Medieval & Early Modern History Research article

Bunting, Ruffs and Ping Pong Snow Balls

The making of Midsummer Mechanicals…

3 minute read

Costume and Set Designer Rose Revitt gives an insight into her inspiration behind the design for our production of Midsummer Mechanicals 

Full company of Midsummer Mechanicals. Photographer: Manuel Harlan.

How is the joy, music and playfulness of a family spin off of A Midsummer Night’s Dream translated onto the stage? Rose Revitt explains her creative process in transforming our Sam Wanamaker Playhouse into the colourful world of Midsummer Mechanicals, now playing until 26 August.  

One year ago, the Mechanicals (a band of craftspeople turned actors, led by Nick Bottom) put on their first ever play. Now, they’re hard at work getting everything in order before they perform their brand-new play to the Duke and Duchess. Taking inspiration from the mayhem of the play, Rose set out bringing the vibrant family show to life, and visually translating Shakespeare for a young audience. 

Sketch by Rose Revitt.

Staff creating bunting for Midsummer Mechanicals (2023).

The Mechanicals are a team of skilled craftspeople, including a weaver, carpenter and bellows maker. Rose used their trades and teamwork as inspiration for her design:   

Since Bottom is a weaver by trade, it seemed natural to incorporate fabric into the set. I wanted to represent the love of craft, making, creativity and storytelling that Bottom himself has, while also making it feel like a whole village has come together to put on a show, creating something that has character and soul woven into it.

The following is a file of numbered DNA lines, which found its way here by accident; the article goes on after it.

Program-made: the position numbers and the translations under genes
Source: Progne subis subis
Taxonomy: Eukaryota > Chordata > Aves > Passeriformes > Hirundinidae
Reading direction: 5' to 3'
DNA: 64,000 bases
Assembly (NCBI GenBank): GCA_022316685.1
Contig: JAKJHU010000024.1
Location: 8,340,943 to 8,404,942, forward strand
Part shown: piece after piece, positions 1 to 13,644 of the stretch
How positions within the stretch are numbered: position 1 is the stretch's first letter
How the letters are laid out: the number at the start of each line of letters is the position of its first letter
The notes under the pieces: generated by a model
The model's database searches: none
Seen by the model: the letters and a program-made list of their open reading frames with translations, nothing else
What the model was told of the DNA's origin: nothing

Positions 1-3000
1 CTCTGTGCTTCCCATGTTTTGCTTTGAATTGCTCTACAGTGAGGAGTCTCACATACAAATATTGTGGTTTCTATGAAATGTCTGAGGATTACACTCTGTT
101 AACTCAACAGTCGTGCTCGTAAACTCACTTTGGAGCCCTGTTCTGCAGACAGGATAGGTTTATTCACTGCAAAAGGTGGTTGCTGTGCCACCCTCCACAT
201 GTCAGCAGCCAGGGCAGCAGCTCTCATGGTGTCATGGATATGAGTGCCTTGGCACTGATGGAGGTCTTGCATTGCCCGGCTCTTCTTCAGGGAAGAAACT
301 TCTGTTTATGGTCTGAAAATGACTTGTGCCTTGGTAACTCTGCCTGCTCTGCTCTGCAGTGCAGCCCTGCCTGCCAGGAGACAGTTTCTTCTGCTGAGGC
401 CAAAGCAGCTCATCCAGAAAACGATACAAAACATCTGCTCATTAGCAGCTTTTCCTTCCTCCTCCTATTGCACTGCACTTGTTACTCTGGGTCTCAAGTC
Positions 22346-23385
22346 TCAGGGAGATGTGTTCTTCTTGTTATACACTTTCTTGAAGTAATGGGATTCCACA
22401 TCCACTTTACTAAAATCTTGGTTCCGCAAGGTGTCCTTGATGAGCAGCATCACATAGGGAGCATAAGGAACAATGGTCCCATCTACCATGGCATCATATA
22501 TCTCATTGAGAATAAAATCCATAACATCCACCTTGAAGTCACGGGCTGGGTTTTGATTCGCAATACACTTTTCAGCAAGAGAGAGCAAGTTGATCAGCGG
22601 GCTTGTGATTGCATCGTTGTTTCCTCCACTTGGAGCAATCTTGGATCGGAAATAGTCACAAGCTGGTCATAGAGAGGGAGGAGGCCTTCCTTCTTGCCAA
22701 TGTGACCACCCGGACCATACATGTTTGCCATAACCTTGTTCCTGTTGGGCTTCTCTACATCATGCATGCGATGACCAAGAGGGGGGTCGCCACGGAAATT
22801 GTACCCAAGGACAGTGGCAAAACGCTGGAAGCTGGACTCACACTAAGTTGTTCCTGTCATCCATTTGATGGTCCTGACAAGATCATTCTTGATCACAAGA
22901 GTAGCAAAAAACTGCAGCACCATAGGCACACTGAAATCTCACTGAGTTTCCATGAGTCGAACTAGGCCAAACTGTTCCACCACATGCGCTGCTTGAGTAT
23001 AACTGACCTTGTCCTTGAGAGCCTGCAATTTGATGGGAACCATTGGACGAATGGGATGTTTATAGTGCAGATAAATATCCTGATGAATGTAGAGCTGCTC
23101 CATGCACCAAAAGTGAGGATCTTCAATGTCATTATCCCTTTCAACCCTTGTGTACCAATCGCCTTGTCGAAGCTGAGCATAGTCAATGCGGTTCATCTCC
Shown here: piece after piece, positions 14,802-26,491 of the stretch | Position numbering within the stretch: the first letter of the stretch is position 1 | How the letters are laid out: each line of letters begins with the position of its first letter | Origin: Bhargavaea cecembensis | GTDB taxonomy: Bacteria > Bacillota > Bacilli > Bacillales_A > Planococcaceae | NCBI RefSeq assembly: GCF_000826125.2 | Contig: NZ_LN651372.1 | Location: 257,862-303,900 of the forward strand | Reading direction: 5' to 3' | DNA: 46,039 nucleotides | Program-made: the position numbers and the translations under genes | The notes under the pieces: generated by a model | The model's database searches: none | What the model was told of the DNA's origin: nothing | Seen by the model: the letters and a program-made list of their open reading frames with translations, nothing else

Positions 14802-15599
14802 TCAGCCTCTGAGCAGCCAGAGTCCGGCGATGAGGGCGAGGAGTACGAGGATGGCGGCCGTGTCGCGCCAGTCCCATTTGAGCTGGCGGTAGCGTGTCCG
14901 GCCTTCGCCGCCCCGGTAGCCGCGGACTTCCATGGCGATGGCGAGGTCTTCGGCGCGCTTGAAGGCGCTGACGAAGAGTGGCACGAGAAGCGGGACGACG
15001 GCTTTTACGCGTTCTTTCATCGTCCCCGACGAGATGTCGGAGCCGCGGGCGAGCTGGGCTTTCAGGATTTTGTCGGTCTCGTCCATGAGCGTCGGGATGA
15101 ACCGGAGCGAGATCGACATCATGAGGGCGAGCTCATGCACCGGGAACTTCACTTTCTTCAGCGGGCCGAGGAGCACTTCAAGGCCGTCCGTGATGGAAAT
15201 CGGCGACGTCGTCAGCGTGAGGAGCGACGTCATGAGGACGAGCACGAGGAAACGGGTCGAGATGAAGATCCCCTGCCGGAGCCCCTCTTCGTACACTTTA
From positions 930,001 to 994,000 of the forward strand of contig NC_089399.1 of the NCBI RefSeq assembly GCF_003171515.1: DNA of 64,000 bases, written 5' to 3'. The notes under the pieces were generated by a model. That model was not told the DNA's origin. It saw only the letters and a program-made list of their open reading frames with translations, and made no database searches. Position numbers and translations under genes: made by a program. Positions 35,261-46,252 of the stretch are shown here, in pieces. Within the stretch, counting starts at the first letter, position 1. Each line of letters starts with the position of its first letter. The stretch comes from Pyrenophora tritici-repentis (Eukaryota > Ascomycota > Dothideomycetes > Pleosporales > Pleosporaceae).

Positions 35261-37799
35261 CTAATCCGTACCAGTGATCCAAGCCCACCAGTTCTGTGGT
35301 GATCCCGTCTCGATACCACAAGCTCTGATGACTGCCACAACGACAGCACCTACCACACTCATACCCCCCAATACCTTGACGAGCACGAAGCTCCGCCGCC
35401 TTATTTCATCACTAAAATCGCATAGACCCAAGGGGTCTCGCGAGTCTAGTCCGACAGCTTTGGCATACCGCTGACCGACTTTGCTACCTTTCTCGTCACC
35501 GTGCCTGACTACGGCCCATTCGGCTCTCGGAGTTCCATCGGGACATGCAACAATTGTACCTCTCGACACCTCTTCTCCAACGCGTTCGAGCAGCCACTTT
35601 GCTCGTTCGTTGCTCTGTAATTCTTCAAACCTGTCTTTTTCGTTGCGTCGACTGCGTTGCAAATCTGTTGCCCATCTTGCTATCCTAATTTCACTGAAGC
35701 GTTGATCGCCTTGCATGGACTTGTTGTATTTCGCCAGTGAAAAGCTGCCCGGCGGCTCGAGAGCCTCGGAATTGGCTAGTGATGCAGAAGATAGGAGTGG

Delving into Elizabethan history, Rose discovered ways to incorporate folk traditions into a fun and colourful aesthetic:

In designing the costumes, I drew inspiration from folk traditions around Europe, looking at how these have changed over time, and the fun and quirky ways that outfits can be created that embrace those materials and techniques. I was also inspired by children’s drawings of creatures and imagined characters, particularly the ways that certain features can be exaggerated and enhanced to capture the essence of a character in surprising and playful ways.  

Full Company pictured in Midsummer Mechanicals. Photographer: Manuel Harlan.

Sketch by Rose Revitt of The Fairy Queen & The Fairy King.

Midsummer Mechanicals features plenty of song, dance and audience participation. Rose was keen to bring the interactive elements of the show to the fore: 

As a family show (and many children’s first time at the theatre), we wanted to make the space feel as warm and welcoming as possible. To bridge the divide between audiences and the stage, we hung the same bunting from the set around the auditorium and allowed families to be part of the bunting-making process when they first enter the space. The joy of this story is that the show is set in a playhouse – so we could embrace the theatre itself and then transform it into something fun and surprising. 

See Rose Revitt’s captivating and joyful world brought to life on stage in Midsummer Mechanicals, now playing in the Sam Wanamaker Playhouse until 26 August.

Full company pictured in Midsummer Mechanicals. Photographer: Manuel Harlan.

Jamal Franklin as Quince, Kerry Frampton as Bottom and Sam Glen as Flute in Midsummer Mechanicals. Photographer: Manuel Harlan.